One app store to rule them all …

During my university studies, I first encountered the idea of the Myth of Progress — in 19th and 20th centuries a lot of people assumed that the world generally gets better each generation (aside from occasional blips like depressions or world wars), with less bigotry, better medicine, new technology, etc., but there’s no guarantee that any next generation will build on and improve the accomplishments of the previous one, and history’s movement may be more akin to a random walk.

Case in point: in the information technology world, the greatest accomplishment of the most talented coders and business people in GenX was replacing the Baby Boomers’ nasty old platform-dependent shrink-wrapped computer applications with open web applications that could run anywhere, from a Windows desktop to a Linux cell phone. Write once, run all over the place on any hardware/OS you want. GMail instead of Eudora. Wikipedia instead of Encarta. Cool, eh?

So GenY comes along and says “hey: instead of encouraging people to browse the web with open standards, let’s build proprietary applications that run on only one type of mobile phone. And we’ll allow only one store to sell those applications for each type of phone, and every proprietary, platform-specific app will have to be preapproved and precensored by the phone manufacturer, who will extort^H^H^H^H^H^H be gladly offered a cut of sales.” Even Microsoft in its monopolistic hey-day — before it became the toothless lion it is today — never had the balls to try anything like that with Windows apps.

Who, ten years ago, would have predicted an IT catastrophe like this after so much progress and hope? It’s enough to make a person cry. Let’s encourage those GenY’ers who taken up the torch and continue to work on the dream of an open web.

About David Megginson

Scholar, tech guy, Canuck, open-source/data/information zealot, urban pedestrian, language geek, tea drinker, pater familias, red tory, amateur musician, private pilot.
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4 Responses to One app store to rule them all …

  1. Michael Champion says:

    Rather than just exhort the “GenY’ers” to do the right thing, it would be useful to understand where they’re coming from. Some hypotheses off the top of my head:
    – Nobody except big companies selling expensive consulting (or trying to hurt their competitors) are making much of a living producing those open source / web apps? The rags-to-riches iPhone app developer might be mostly a fable, but there are more examples than there are rags-to-riches Mozilla contributors.
    – The network effect of popular proprietary platforms such as iPhone gets you more happy customers with less effort than “write once debug everywhere” with web standards / javascript?
    – It’s easier for moderately skilled developers to write good looking and acceptable performance apps with the proprietary stuff?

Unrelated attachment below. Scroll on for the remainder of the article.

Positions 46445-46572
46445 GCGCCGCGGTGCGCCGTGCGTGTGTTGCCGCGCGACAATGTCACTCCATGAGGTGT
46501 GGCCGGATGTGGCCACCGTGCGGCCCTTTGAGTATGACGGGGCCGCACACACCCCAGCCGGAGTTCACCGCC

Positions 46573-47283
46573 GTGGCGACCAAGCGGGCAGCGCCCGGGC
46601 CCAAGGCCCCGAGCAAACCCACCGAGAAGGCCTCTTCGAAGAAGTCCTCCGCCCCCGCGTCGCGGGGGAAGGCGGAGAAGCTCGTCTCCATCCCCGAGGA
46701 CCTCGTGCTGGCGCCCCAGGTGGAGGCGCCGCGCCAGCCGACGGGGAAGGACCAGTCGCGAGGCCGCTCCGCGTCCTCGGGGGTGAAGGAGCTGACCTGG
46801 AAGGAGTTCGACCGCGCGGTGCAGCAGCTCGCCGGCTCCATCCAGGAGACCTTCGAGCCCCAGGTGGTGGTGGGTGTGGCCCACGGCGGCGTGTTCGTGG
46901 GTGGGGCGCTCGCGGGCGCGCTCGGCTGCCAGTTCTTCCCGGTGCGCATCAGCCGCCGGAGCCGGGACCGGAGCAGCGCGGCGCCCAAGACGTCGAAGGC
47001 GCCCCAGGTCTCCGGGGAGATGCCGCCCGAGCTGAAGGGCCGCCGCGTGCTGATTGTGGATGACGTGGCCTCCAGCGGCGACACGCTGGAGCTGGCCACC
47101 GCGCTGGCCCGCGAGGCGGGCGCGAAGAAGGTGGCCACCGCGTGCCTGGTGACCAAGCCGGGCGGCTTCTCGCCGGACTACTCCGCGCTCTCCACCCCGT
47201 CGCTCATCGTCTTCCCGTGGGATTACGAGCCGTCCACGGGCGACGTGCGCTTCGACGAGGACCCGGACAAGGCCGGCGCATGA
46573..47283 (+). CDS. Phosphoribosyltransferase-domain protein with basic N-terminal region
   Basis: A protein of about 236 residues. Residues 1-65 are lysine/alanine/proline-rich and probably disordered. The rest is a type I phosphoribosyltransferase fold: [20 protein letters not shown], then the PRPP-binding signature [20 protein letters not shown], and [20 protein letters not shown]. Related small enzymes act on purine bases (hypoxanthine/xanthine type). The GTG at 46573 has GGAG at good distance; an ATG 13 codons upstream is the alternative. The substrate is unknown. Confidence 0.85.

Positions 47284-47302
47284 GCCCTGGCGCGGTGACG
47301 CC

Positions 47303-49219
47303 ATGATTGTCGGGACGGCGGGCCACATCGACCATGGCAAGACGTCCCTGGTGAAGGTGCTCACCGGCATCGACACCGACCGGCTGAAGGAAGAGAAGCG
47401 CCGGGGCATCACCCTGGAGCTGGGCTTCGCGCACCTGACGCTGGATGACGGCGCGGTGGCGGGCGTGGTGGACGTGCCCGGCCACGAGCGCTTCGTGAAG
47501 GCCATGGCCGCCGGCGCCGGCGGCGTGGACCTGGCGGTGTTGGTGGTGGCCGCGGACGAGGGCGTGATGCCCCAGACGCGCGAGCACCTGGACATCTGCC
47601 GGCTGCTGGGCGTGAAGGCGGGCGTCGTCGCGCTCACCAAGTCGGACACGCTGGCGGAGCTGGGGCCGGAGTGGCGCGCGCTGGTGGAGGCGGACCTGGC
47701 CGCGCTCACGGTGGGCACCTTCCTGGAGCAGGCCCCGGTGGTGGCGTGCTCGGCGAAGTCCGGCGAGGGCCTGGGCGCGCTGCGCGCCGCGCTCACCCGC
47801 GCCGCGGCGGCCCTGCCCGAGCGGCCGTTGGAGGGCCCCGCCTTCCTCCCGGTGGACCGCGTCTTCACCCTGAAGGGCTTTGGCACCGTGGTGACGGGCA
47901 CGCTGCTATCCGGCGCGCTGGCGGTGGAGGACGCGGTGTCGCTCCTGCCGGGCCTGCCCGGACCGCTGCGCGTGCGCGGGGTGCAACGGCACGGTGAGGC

– The Internet/Web was architected for an environment of trust, with security grafted on and in an arms race with those who would steal or vandalize, for profit or kicks. Mr. / Ms. GenY’er may prefer to download with confidence from an app store that does some level of screening than risk a phishing or malware attack from some randome website?

  2. Rick Jelliffe says:

    Part of it has to do with size: apps are small things, though they may have large generic datasets backing them.

    Small means hacker-friendly (hacker in the sense of a quick and perhaps dirty programmer, not in the sense of a breaker-in.)

    A program that only needs one idea, that is easy to implement, that can be reworked without pain, that can go viral or at least be appreciated by friends, and perhaps that can make money, it is no wonder it is attractive. Modularity trumps standards?

    We have seen the same thing with web pages and postage stamps. Small is beautiful.

    The standards world is not equipped to invent either applications or even the level below applications. There is too much churn. Where standards can play a role is that where a technology like a platform does establish itself as a market dominator, then competition requirements need to kick in: the standardization and opening of the technology, with regulator-enforced mandatory RF licensing of any necessary IP (from any party). As a technology like a reaches the status of dominating its market, its economic implication change: the reward for a company having its proprietary technology reach market dominating success should be first-mover rewards, not the rewards of artificial monopoly: secrecy, ownership, control, licensing, strategy etc.

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